Estimated read time: 3-4 minutes
SALT LAKE CITY — Several state lawmakers joined anti-abortion activists and religious leaders at a memorial service Wednesday for the estimated 1,746 unborn babies terminated since Utah's trigger abortion ban was placed on hold in June.
Gathered on the steps of the state Capitol, about 100 mourners listened as several faith leaders eulogized the unborn and decried a court decision that paused the state's trigger ban. For eight minutes before the memorial began, loudspeakers played the sound of a fetal heartbeat, before a moment of silence was observed.
"The loss of any baby through abortion is tragic but I think the loss of these babies hit us just a little bit harder knowing that they came so close to being spared this horror," Mary Taylor, president of Pro-Life Utah, said in a statement.
Rev. Gregory Johnson, of Utah's Standing Together evangelical church, pointed to 1,746 carnations on the steps behind him, saying each flower represents one of the unborn children.
"Every one of these babies was filled with infinite potential and hope for a brighter future," he said. "They were clean and pure and beautiful and wonderful and full of love. These precious little souls were not allowed to be born and to come into life. These delicate little lives were not given that choice, and so today we honor their lives."
Elder K. Bruce Boucher, Utah area seventy for The Church of Jesus Christ of Latter-day Saints, opened the memorial with prayer, asking that "we might be able to bring about a great change in the hearts of some that may be with us today."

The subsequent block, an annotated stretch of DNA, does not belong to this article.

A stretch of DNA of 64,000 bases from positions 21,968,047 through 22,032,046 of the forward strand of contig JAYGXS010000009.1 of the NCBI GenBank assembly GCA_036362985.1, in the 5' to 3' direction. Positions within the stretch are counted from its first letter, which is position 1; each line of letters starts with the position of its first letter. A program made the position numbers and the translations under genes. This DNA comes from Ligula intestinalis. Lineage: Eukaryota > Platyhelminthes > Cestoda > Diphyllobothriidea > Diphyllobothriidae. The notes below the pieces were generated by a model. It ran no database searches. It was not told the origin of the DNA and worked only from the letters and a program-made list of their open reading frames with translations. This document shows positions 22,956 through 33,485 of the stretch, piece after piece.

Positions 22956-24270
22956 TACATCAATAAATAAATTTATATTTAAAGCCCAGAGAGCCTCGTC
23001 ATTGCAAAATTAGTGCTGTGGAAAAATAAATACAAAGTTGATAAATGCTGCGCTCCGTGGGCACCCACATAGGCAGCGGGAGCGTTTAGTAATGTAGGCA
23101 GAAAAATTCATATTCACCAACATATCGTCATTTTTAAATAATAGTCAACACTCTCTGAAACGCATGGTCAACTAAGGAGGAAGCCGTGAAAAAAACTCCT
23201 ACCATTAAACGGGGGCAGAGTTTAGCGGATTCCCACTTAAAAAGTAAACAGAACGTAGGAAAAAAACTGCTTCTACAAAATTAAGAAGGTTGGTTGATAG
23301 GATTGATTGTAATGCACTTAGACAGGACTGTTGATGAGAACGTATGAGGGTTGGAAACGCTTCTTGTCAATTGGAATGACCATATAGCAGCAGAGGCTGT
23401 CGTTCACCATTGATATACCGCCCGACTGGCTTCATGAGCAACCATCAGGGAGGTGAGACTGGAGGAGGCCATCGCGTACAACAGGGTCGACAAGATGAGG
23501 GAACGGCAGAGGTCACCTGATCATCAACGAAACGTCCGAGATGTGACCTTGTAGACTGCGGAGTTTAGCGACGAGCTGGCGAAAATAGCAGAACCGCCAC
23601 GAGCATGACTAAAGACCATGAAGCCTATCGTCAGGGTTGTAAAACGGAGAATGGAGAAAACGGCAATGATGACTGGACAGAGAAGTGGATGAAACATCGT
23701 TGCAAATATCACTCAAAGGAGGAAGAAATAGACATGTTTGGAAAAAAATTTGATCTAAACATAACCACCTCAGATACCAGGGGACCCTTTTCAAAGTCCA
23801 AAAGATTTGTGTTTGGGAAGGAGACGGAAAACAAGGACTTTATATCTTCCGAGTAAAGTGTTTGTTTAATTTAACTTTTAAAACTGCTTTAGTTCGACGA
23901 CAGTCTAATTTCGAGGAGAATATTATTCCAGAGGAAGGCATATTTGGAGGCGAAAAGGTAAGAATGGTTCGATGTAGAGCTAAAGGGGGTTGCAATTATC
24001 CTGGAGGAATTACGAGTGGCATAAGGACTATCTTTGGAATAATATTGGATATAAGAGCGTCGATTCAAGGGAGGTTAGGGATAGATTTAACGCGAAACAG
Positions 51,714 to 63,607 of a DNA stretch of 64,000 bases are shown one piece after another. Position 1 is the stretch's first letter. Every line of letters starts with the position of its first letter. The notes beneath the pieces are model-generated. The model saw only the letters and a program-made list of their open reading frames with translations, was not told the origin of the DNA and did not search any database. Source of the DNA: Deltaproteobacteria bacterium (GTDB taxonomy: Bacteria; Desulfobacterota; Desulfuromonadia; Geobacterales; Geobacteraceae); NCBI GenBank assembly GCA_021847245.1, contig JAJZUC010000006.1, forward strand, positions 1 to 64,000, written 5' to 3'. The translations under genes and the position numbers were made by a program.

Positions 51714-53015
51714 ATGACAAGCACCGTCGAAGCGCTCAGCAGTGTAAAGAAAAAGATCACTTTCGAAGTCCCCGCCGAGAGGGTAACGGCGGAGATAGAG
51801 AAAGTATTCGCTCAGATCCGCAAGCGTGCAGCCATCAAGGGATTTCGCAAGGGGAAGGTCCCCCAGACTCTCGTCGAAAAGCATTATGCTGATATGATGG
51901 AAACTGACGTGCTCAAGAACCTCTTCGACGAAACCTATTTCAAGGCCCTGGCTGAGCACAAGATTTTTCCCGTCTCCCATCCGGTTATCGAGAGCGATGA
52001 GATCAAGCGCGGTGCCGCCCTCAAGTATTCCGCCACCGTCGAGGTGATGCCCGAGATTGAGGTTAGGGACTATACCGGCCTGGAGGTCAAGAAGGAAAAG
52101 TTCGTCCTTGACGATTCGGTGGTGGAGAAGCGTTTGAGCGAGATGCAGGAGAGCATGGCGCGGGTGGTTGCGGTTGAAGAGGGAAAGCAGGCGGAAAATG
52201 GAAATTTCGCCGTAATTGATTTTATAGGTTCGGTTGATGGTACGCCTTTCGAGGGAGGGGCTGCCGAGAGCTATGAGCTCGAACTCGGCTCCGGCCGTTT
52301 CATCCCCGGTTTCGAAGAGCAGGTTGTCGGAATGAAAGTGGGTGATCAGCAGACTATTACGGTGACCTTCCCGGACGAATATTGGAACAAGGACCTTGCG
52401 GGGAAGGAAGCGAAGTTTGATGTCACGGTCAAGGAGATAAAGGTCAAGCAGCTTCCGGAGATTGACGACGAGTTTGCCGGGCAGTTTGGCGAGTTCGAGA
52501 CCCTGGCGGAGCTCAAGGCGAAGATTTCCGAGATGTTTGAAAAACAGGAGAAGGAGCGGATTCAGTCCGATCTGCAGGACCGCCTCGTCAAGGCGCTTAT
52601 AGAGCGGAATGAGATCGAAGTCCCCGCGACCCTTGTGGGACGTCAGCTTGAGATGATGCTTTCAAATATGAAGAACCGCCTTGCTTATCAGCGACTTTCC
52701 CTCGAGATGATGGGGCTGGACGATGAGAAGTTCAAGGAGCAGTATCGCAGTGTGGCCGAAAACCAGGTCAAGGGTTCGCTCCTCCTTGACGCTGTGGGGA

Deanna Holland, executive director of Pro-Life Utah, called the U.S. Supreme Court's decision to overturn Roe v. Wade and Planned Parenthood v. Casey a "miracle," and praised the Legislature for passing a trigger ban in 2020, in anticipation of such a ruling.
"Roe and Casey came crashing down," she said. "That very same day, Utah's trigger law went into effect, and for just a moment, abortion stopped. We breathed the breath of air of righteousness and praised God that Utah babies would be saved."
"And then the devil showed his face," Holland said, referencing a lawsuit by the Planned Parenthood Association of Utah and the ACLU of Utah, which ultimately led to the trigger ban being placed on hold.
Tyler spoke of her own experience having an abortion, and the regret she feels looking back on that decision.
"I ignorantly believed it was my body, my choice, never considering his body, and his choice," she said. "I've cried countless tears for my child and the millions of others who have met the same fate. I've worked countless hours desperately trying to right that wrong. When Roe v. Wade was overturned in June, this was a personal victory for me and, for just a moment, I thought that my work might be finished. But that satisfaction did not last long."
Tyler also criticized the decision to pause Utah's trigger ban, which was issued by the state's 3rd District Judge Andrew Stone.
"This Legislature did the work of the people and they banned this horrific and barbaric practice in the state of Utah," she said. "And yet, Judge Stone reasoned that you should block this legislation from going into effect on the grounds that implementing this law might cause irreparable harm. How ironic."
After the memorial, Tyler carried a small casket to a hearse, leading a procession to the Memorial for the Unborn at the Mount Calvary Catholic Cemetery in Salt Lake City. Several Republican state lawmakers — Sens. Curtis Bramble, R-Provo, and Mike Kennedy, R-Alpine, and Reps. Karianne Lisonbee, R-Clearfield, Cheryl Acton, R-Salt Lake City, Kera Birkeland, R-Morgan, and Mark Strong, R-Bluffdale — were listed as pallbearers.
Lisonbee was one of the leading sponsors of Utah's trigger ban, along with Sen. Dan McCay, R-Salt Lake City.